By Erin McDermott, BA, CPT
As summer approaches, the abdominals become a hot topic while many of us start preparing for our “beach bodies.” Our browsers fill with articles such as How to Flatten Your Tummy in 5 Easy Moves! or 21 Guaranteed Moves to Target your Abs! and we inevitably end up frustrated when we don’t see the promised results. Unfortunately, there is a common misconception about core training; we believe that exercises that isolate the rectus abdominis, like crunches, sit-ups, and leg lifts, will eventually give us that coveted tight, toned midsection.
These exercises, when performed in excess and with poor form (as they typically are), can cause neck, back, and hip flexor pain, and they are certainly not the best way to build a strong core.
Before you jump into the 1,000 sit-up challenge to prepare for pool season, it is important to understand what your core muscles are and how they function so you can understand how to best work them.
What is the core?
In everyday life, the trunk (core) is necessary for performing a variety of movements such as twisting, bending side to side, bending forward and backward, and pulling in your stomach. In fact, the core is a complex structure of multiple muscles in the front and back of your trunk. The middle layer of your core creates a box around your torso.
These muscles work to provide stability to your spine and form a strong foundation for your body. They include the transverse abdominis, multifidi, quadratus lumborum, the diaphragm, and the pelvic floor. All are important, but the transverse abdominis (TVA) is deserving of special attention.
Not only does the TVA help to stabilize your spine, but it also increases intra-abdominal pressure as it pulls your belly button to your spine (think about pulling your stomach in to button a tight pair of pants). This muscle functions like a natural corset. The stronger your TVA is, the more taut you will be able to hold your belly.
The superficial muscles of your core consist of the better-known muscles, such as the rectus abdominis and internal and external obliques; the former causes trunk flexion (the crunching motion) and the latter causes trunk rotation (twisting). They both help you bend side to side. Finally, the core also contains back muscles, the erector spinae group, and hip flexors, the iliopsoas. Although all these muscles provide important functions, our attention will be spent on the transverse and rectus abdominis.
Are flexion exercises bad?
Exercises which put your vertebrae into flexion are not inherently bad, and crunches and sit-ups do have their place. However, in some situations they can cause more harm than good. To put it in perspective, take a second to observe your posture as you read this article. Chances are, your spine is already in flexion (slumped forward) and your core is not engaged.
The reality is our way of living is not conducive to good posture. Whether it is driving, sitting at a desk, reading, or looking at our phones, we are in a perpetual state of spinal flexion with a forward head tilt and rounded shoulders. This on its own can lead to back and neck problems.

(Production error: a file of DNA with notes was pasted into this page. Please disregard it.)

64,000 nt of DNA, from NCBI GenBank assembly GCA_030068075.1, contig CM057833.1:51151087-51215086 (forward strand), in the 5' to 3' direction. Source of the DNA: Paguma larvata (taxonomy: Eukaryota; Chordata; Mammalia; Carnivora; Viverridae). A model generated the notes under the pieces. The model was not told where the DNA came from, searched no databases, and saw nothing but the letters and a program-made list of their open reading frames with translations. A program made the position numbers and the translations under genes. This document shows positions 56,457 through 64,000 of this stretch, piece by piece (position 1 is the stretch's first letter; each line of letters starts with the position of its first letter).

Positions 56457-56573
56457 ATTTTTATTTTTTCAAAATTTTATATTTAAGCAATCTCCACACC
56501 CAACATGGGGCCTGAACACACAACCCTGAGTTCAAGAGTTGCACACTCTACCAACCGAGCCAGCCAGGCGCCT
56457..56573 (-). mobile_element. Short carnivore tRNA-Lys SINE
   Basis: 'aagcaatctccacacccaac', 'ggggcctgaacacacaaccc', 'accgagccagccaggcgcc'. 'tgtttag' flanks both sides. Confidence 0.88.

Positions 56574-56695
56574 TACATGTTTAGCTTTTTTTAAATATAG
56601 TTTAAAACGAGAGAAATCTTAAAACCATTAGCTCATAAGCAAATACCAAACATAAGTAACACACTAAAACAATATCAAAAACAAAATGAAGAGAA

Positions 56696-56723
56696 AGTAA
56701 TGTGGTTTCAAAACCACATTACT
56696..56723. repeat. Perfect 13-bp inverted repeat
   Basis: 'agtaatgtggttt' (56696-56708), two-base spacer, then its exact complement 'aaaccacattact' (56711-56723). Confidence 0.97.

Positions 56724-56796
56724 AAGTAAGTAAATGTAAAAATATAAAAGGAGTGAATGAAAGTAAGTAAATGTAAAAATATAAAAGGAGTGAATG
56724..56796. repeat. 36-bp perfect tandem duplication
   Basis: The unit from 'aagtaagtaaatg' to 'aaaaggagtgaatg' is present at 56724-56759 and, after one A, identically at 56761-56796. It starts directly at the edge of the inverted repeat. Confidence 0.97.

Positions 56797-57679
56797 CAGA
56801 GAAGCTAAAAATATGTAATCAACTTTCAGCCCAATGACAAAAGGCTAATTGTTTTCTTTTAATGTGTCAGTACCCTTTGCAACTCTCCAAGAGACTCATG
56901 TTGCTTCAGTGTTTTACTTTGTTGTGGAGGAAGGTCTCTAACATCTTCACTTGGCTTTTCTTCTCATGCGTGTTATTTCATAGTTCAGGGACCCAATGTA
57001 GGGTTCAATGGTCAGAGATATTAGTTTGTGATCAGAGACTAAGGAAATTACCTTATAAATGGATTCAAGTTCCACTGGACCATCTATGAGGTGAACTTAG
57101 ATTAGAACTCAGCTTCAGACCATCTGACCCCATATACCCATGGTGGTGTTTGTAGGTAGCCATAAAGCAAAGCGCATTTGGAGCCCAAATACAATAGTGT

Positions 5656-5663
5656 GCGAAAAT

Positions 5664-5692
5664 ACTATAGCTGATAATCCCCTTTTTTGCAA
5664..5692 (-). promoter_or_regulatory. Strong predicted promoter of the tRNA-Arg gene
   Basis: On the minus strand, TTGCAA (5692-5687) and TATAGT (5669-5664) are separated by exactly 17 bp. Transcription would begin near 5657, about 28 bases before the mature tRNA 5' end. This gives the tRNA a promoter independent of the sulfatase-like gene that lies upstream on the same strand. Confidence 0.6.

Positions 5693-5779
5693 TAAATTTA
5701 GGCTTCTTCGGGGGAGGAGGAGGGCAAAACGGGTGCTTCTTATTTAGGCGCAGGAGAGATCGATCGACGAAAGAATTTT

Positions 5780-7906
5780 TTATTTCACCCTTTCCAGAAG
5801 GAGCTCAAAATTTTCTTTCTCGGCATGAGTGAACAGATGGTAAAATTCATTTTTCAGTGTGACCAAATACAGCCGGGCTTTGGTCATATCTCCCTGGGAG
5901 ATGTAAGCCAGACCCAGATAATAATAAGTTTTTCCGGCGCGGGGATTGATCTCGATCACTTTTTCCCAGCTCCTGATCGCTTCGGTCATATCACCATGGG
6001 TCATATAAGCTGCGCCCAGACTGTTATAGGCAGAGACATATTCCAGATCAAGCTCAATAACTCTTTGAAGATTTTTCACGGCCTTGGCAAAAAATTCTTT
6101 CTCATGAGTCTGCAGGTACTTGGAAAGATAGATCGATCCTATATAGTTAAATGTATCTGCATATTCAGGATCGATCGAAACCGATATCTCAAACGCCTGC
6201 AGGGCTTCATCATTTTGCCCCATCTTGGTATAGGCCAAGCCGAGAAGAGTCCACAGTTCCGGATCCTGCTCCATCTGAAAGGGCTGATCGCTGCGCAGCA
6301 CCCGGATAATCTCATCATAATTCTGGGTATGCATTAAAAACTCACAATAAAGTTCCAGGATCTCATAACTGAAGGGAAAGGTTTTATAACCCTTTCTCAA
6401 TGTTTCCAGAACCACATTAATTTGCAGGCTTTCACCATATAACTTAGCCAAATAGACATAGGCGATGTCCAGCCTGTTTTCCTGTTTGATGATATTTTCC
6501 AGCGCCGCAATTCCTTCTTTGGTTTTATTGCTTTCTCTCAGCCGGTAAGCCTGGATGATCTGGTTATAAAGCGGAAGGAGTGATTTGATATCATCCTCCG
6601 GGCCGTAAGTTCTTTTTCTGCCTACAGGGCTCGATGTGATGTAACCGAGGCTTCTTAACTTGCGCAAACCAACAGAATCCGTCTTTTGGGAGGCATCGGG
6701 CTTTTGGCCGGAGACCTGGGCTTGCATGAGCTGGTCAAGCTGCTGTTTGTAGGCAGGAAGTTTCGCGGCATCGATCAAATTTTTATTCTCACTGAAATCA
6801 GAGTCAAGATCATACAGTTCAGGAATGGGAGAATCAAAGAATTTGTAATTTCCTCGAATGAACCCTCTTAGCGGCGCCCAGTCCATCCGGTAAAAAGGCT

Combine that posture with core exercises that reinforce it and it’s a perfect disaster. In a similar way, lying flat on a mat and doing leg lifts can be a harmful exercise if not done correctly. Many times, people do not have the core strength to hold their back flat, leading to a strained low back and hip flexors. If you are unable to keep your low back flat during the whole movement, this is another exercise that should be replaced.
Recommended exercises for core strength
To determine which exercises are the best for working your core, we must go back to the core’s different functions. Since the core helps keep your back from arching (spinal extension), exercises which involve anti-extension, such as planks, are great for safely building core strength. Planks work the whole core and can be performed with many variations; they also keep your body in good postural alignment and will work your shoulders and legs. Planks are a great exercise for beginners and advanced alike. If you are a beginner, start with your arms elevated on a box or step and hold a straight arm, push-up position.
The superficial muscles of the core, the rectus abdominis and obliques, perform trunk rotation. Therefore, anti-rotation exercises are a great way to torch these muscles while maintaining good posture. The Pallof Press is the king of anti-rotation exercises. It is a full body exercise, as it hits your back, shoulders, chest, core, and even works your lower body. This is certainly an exercise you won’t want to skip out on.
Finally, if feeling a nice burn in the lower part of your rectus abdominis is dear to your heart, start with bent knee toe taps and work your way up to leg lifts. As you perform this exercise, exhale and press your belly button down to flatten your back before initiating any leg movement.
Whether your motivation is looking slimmer, lifting heavier weights, running faster, or picking up your kids or grandkids without pain, having a strong core is essential, and anti-extension and anti-rotation exercises are a safe and effective way to strengthen the core muscles. However, many people do not know exercises which effectively train the core, and it can be tempting to revert to an old-school style of training. As a result, crunches are out, and anti-extension and anti-rotation exercises are in. The best part is, these exercises train many more muscles than just the superficial abs and help correct the effects of poor posture. Who doesn’t want to kill two birds with one exercise?
Exercise for the pool!